Melike Cirak and James R. Myers

The persistent color (pc) trait in snap bean (Phaseolus vulgaris L.) is a member of the stay-green gene family and falls into the cosmetic subclass. Cosmetic stay-green variants remain green but lose photosynthetic competence during senescence. It is an economically useful trait in snap bean as a result of its effects on pod quality. The trait produces a dark-green, uniform appearance of fresh pods, but has other pleiotropic effects, including a light-green seed color, bleached-white cotyledons on emergence, and foliage and pods that remain green even while senescing. One additional pleiotropic effect is reduced field germination and emergence compared with white- and colored-seeded genotypes. Nevertheless, with the aid of seed-applied fungicides, pc types occupy ≈40% of commercial snap bean acreage in the United States. This research project was aimed at understanding why and how germination and emergence is affected in pc beans. The effect is thought to be related to soil-borne pathogens because fungicide treatment of pc seeds increases germination and emergence rates to levels comparable to treated white- and colored-seeded genotypes. For our experiments, we increased seeds of 45 experimental lines and commercial cultivars (25 of which were pc) under uniform growing conditions. Initial experiments documented that, in the laboratory, all seeds analyzed in a tetrazolium test had high viability. Furthermore, untreated seeds of pc and non-pc types germinated in the laboratory showed no difference in germinability, whereas in the field, germination of pc types was reduced significantly. In addition, pc types showed substantially greater infection rates of seeds and seedlings, with the main pathogen being Fusarium oxysporum Schl. f. sp. phaseoli Kendrick & Snyder. Water uptake by green pc seeds was significantly more rapid than white and colored seeds. Measurements of electrical conductivity revealed that pc types had greater solute leakage than other seed types. When seed anatomic structure was examined, pc types had a significantly thinner testa, especially the osteosclereid layer. The reduction in germination and emergence appears to begin with a thinner, more fragile testa showing increased cracking that may happen during seed harvest and conditioning (but certainly does happen during imbibition), allowing more rapid water uptake during germination that leads to testa rupture. Increased and rapid solute diffusion into the surrounding spermosphere stimulates and attracts pathogens to colonize the seeds before seedlings can become established. Seed handling and conditioning processes before planting could be modified to improve field emergence and stand establishment. Selection for thicker testa may also mitigate some of the damage observed during germination of pc cultivars.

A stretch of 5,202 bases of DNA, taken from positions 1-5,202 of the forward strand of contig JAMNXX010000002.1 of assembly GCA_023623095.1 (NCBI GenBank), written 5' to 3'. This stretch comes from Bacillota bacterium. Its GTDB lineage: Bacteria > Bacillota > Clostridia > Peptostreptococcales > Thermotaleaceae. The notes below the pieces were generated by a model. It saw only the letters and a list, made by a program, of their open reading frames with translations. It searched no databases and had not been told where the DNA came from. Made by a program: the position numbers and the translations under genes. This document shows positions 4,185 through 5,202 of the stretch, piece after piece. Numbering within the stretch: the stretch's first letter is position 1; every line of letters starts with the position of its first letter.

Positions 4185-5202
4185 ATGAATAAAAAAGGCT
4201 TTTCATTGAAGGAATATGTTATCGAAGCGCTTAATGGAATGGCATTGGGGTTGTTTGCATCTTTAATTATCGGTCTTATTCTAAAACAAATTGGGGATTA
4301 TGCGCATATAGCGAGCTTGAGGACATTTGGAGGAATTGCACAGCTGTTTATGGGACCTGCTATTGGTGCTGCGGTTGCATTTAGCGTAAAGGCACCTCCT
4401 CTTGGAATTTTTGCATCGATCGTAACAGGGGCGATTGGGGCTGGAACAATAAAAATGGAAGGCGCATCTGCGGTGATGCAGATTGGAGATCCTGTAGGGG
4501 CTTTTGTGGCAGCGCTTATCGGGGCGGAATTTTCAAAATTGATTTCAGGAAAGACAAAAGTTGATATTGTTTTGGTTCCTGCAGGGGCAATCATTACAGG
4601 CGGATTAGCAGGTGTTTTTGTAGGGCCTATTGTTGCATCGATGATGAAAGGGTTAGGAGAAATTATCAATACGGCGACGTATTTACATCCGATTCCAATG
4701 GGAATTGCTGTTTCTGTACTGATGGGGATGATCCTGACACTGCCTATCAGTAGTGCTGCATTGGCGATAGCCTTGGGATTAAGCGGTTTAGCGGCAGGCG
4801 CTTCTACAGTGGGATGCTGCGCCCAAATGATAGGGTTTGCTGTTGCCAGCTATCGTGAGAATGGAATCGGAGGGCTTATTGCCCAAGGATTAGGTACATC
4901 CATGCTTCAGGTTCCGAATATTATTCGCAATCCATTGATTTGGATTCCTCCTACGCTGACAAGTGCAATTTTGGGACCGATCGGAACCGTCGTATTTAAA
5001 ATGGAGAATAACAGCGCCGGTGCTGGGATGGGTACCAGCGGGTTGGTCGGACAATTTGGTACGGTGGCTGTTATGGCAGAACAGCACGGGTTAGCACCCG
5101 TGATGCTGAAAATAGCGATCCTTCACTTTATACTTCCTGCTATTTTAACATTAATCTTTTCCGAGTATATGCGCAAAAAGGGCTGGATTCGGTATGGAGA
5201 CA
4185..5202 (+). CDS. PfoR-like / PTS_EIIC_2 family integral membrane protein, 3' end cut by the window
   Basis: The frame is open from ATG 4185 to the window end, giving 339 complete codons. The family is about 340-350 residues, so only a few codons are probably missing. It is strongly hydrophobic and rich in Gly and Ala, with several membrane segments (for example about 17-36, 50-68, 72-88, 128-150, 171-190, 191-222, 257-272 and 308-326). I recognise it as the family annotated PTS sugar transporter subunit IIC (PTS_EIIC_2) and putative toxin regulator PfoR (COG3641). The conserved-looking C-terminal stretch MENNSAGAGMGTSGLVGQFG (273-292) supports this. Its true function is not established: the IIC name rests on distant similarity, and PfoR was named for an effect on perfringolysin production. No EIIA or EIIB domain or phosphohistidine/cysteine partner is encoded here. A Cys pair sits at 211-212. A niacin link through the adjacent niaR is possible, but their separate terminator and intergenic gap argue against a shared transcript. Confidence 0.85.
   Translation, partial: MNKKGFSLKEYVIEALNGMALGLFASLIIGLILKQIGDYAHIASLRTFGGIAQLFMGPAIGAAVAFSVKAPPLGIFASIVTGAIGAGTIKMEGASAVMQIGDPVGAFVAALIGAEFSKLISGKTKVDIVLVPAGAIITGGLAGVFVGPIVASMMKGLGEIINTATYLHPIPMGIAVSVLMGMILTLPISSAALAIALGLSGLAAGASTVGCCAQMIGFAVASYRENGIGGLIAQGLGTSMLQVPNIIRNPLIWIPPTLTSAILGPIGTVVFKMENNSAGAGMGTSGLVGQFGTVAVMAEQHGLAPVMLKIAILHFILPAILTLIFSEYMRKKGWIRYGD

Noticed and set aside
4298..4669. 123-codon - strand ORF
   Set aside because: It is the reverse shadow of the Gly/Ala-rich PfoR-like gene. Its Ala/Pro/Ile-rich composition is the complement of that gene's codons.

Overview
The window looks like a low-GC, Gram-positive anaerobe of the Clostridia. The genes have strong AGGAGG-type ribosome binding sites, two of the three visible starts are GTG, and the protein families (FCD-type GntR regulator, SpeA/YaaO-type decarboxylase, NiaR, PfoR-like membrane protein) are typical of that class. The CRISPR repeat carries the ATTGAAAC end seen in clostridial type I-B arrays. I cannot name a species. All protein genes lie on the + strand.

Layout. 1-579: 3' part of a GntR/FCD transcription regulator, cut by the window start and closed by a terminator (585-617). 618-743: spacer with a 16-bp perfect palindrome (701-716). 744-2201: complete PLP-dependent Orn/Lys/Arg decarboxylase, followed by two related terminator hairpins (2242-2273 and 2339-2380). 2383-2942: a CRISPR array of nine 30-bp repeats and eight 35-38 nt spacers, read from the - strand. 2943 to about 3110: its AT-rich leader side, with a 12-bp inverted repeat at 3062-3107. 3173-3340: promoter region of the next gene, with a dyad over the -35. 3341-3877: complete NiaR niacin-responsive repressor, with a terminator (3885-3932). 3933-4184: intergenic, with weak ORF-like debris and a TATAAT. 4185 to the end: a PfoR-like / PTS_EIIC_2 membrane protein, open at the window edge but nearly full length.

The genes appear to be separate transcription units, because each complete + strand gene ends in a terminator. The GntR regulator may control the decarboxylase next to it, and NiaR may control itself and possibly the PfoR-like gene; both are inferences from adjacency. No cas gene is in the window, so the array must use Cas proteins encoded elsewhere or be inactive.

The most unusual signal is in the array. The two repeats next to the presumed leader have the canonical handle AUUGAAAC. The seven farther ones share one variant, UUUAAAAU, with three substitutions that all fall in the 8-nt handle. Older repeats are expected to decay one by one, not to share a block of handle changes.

Open access

Xingsui Wang, Yuting Huang, Ji Tian, Jie Zhang, Yanfen Lu, Xiaoxiao Qin, Yujing Hu, and Yuncong Yao

Open access

Mark H. Brand and Bryan A. Connolly